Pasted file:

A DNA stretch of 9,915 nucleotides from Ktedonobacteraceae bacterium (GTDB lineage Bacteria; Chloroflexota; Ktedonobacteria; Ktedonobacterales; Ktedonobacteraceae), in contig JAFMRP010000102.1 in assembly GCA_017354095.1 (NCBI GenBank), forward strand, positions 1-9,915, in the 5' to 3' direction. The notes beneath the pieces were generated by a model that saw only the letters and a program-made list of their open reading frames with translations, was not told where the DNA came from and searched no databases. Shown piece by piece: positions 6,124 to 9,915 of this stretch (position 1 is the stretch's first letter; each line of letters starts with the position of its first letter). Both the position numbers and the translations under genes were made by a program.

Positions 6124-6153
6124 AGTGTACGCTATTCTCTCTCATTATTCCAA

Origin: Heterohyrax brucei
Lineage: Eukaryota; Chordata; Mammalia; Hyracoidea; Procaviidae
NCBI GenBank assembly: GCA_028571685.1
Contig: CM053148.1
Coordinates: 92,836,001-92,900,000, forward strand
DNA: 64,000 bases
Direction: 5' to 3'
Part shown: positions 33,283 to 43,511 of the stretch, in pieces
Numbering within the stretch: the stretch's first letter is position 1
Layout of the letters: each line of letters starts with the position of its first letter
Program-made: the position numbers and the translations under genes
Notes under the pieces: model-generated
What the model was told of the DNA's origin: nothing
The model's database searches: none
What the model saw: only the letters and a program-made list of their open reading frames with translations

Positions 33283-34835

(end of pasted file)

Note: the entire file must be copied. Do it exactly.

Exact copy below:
A DNA stretch of 9,915 nucleotides from Ktedonobacteraceae bacterium (GTDB lineage Bacteria; Chloroflexota; Ktedonobacteria; Ktedonobacterales; Ktedonobacteraceae), in contig JAFMRP010000102.1 in assembly GCA_017354095.1 (NCBI GenBank), forward strand, positions 1-9,915, in the 5' to 3' direction. The notes beneath the pieces were generated by a model that saw only the letters and a program-made list of their open reading frames with translations, was not told where the DNA came from and searched no databases. Shown piece by piece: positions 6,124 to 9,915 of this stretch (position 1 is the stretch's first letter; each line of letters starts with the position of its first letter). Both the position numbers and the translations under genes were made by a program.

Positions 6124-6153
6124 AGTGTACGCTATTCTCTCTCATTATTCCAA

Origin: Heterohyrax brucei
Lineage: Eukaryota; Chordata; Mammalia; Hyracoidea; Procaviidae
NCBI GenBank assembly: GCA_028571685.1
Contig: CM053148.1
Coordinates: 92,836,001-92,900,000, forward strand
DNA: 64,000 bases
Direction: 5' to 3'
Part shown: positions 33,283 to 43,511 of the stretch, in pieces
Numbering within the stretch: the stretch's first letter is position 1
Layout of the letters: each line of letters starts with the position of its first letter
Program-made: the position numbers and the translations under genes
Notes under the pieces: model-generated
What the model was told of the DNA's origin: nothing
The model's database searches: none
What the model saw: only the letters and a program-made list of their open reading frames with translations

Positions 33283-34835